Saltmarsh sparrows inhabit a tiny niche of time and space. If all goes well, they mate; lay eggs; and incubate, feed, and fledge their young in 26 days, before the month’s highest tides, which come every 28 days. Now, because of climate change, the floods come more frequently. Entire nests are often drowned. We’re approaching a threshold in which the highest tides will come too often for the species to survive.
Imagine a mother sparrow guarding a woven cup of marsh grass with three hungry nestlings, their red mouths open like waiting targets. She’s right where she’s supposed to be. But she knows, as birds do, what the full moon whispers to the sea. I make myself watch a video of the moment cold saltwater rushes in, soaking their flightless feathers. In the infrared light the birds look like tiny robots. They don’t seem real.
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One July morning, I hold a plastic stick to the light of a bathroom window and see a second blue line. Pregnancy washes over me like a beam of sun. Instead of degrading, my body builds layer upon layer. Depositing detritus and sediment I make a green room inside myself and decode all the signals I’ve ever received into braided roots that reach down and grab on for life. Not unlike a marsh, a womb is a place where the world is made.
Our child arrives on the last full moon of winter—the worm moon—a time of beginnings, of life emerging. Time of red-winged blackbirds. Time of sap. Time of thaw. To find her, I must enter a place blacker than mud. It feels like digging in soil for fire or diamonds or coal. It feels like playing in the dirt where things are buried—things like bodies, things like bulbs. It feels like primeval gardening, like searching in the dark for something essential. And from this place we emerge, together.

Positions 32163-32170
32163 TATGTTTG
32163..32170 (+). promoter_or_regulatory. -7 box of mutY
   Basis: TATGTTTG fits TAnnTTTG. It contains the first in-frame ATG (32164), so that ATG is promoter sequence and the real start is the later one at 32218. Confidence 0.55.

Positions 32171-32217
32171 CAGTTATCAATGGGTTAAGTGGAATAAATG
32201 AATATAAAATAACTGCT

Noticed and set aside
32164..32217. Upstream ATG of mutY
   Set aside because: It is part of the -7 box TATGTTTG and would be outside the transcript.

In the tender first months of life, doctors want a closer look at her spine. She’s born with a “sacral dimple,” a little valley in the skin at the base of the vertebral column that can either mean nothing, a gap in the bones of the spine, or a tethered spinal cord. I nurse her by the light of my phone while she spirals her tiny hands in my hair. I scroll past words like fairly common and usually mild to others like defect and neurosurgeon. When my husband and I take her to her first MRI, she’s three months old. Only one of us can go in. There’s no discussion about who it will be.
Both techs that day are women, mamas or aunties who clearly love babies. Their faces are lit by the soft glow of the tube, and I’m relieved when they say I can hold her during the test. I swaddle her in a muslin blanket and climb aboard the conveyer belt. “Two for one?” I joke, imagining the magnets drawing a portrait of our spooning spines. I don’t remember a sound, just the feeling of talking to her body with mine, synching our breathing as if with the tides. Our bodies share the dark space and tell unspoken secrets. The techs take the pictures, say nothing.